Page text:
In the web world, we call this “user testing” or “usability testing.” You can do it in-person or with remote tools, but the most important part is that you observe people who closely match your target audience. In our case, we recruited a panel of users ages 55+ to help us identify problems with the organization’s website.
Design a series of specific experiments where you instruct participants to complete a set of common tasks on your website. Observe them using your website, then identify where they struggle the most.
After your experiment is complete, make the necessary changes on your website to fix your problem areas. Measure the results based on your KPIs, and segment the data to look specifically at the audience that is most important to your organization.
4) Focus on objective measurement and goals rather than “gut” feelings
The most important part of this process is to then use the data that you’ve gathered to drive future decisions. Instead of choosing which designs, buttons, or features you think would be best for the site, consider your audience and test your ideas with a series of experiments. This allows you to act on cold-hard data coupled with insights you’ve gleaned from watching people use your site.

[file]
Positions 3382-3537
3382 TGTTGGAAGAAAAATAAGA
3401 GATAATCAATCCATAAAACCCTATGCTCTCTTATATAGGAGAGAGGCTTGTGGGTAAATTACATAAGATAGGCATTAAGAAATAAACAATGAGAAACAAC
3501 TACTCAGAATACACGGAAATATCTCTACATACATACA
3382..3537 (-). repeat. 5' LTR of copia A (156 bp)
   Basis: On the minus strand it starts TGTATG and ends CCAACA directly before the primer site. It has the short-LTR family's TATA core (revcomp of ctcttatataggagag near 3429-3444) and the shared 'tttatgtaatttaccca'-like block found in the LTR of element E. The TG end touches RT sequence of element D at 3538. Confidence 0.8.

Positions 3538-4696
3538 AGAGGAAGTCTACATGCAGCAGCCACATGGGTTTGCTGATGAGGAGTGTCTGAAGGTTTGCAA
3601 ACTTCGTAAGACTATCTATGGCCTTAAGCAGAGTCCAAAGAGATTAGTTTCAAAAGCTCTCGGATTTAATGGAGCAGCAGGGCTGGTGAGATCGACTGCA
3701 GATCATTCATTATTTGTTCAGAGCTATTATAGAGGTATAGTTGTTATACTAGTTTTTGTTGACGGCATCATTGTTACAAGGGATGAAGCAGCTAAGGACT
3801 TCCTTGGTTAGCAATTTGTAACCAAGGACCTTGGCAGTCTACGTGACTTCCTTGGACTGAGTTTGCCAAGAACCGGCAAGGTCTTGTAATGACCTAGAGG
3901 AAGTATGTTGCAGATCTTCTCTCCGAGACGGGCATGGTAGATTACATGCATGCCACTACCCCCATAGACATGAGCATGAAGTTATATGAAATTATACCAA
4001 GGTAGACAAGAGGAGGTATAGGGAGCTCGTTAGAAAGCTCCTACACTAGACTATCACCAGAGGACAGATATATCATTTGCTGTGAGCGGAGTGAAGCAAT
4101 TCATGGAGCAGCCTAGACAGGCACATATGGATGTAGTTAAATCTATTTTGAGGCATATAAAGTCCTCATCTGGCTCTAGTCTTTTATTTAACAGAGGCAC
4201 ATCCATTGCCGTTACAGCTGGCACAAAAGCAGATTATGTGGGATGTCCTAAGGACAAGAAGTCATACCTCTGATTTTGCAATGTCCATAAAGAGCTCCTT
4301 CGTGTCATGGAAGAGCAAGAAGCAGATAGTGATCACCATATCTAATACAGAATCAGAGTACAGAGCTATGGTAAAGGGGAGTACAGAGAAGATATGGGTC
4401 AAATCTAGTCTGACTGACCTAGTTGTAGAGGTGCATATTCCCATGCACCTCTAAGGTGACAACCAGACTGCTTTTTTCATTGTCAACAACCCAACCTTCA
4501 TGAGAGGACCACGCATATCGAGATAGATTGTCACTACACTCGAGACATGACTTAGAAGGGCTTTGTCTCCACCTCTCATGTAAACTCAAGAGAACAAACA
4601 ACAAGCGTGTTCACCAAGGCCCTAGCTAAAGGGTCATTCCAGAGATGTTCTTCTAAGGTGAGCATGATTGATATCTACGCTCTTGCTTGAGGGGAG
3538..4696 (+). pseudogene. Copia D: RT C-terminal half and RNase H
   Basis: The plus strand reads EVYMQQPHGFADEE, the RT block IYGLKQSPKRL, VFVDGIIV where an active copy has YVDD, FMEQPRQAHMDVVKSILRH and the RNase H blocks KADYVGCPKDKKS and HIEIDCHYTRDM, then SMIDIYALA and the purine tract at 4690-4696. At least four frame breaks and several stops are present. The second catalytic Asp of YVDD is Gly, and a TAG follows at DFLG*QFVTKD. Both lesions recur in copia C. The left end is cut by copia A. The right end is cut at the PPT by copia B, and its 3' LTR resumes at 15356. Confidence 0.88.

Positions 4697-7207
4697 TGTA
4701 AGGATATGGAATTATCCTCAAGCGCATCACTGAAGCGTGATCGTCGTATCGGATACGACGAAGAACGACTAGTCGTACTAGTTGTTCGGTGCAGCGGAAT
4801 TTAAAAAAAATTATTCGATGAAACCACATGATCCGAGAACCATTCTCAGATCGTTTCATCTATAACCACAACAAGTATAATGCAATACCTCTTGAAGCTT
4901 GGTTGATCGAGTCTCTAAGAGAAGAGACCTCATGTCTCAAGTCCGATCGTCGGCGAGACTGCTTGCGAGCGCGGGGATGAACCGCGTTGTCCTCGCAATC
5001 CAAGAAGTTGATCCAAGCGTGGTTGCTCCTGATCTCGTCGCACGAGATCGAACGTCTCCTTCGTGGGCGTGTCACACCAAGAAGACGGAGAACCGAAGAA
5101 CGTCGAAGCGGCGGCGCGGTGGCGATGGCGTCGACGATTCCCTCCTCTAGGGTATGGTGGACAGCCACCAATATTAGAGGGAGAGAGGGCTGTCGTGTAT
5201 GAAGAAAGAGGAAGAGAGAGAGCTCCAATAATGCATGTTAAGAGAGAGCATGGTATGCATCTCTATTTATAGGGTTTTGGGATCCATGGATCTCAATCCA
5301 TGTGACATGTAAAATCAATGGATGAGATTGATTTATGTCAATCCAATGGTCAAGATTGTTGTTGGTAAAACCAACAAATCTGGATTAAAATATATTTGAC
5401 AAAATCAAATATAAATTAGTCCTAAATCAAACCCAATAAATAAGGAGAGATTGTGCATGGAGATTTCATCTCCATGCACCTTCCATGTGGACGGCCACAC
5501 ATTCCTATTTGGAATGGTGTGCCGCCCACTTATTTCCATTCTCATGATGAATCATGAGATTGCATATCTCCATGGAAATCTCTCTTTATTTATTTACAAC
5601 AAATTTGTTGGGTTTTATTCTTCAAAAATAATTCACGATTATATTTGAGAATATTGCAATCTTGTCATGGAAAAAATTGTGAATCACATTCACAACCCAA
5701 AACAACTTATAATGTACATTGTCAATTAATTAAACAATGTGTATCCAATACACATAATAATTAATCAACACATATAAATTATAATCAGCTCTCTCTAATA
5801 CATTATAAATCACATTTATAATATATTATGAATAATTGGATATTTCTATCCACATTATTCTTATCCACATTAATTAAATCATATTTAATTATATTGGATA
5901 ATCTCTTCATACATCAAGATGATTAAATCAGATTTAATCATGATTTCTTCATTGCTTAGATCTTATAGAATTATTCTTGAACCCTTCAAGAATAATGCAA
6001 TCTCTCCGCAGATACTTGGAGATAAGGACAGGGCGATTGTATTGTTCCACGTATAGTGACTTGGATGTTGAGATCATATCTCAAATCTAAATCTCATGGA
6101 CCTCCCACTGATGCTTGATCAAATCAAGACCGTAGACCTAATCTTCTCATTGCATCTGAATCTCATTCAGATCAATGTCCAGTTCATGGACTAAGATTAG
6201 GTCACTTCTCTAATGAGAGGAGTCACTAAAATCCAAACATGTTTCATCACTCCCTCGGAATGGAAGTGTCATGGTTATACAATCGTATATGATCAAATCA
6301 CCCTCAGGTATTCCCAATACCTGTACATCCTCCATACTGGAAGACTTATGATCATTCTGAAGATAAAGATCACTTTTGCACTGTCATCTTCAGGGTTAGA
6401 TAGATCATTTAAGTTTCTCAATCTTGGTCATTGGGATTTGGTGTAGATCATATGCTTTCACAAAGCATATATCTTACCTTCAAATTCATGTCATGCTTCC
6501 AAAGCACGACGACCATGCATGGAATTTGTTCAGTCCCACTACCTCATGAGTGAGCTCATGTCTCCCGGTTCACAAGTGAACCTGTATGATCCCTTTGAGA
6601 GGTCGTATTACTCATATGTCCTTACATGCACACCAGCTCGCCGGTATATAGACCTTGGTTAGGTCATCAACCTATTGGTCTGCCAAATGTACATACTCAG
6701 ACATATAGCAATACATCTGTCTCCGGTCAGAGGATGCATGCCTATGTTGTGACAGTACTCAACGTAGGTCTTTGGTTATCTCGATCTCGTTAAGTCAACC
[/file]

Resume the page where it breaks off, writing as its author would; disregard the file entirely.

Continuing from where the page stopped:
Through this process, you’ll be able to continuously improve your nonprofit’s website and better serve all of your visitors, including the ones who are most important to your mission and your organization.
Test, learn, repeat.
Want to learn the specific techniques Brooks Digital uses to reveal website issues in Google Analytics (including the demographics report we mentioned in this article)? Download 5 Google Analytics Reports to Uncover Website Problems.
Spencer Brooks is the founder of Brooks Digital, a website support firm built for nonprofits with mission-critical Drupal sites. Part entrepreneur, software engineer, and project manager, he relishes the craft of designing systems that deliver amazing websites while building tech capacity in nonprofit organizations. In his free time, Spencer volunteers as a drummer for his local church and experiments with different ways of hand-brewing insanely delicious coffee.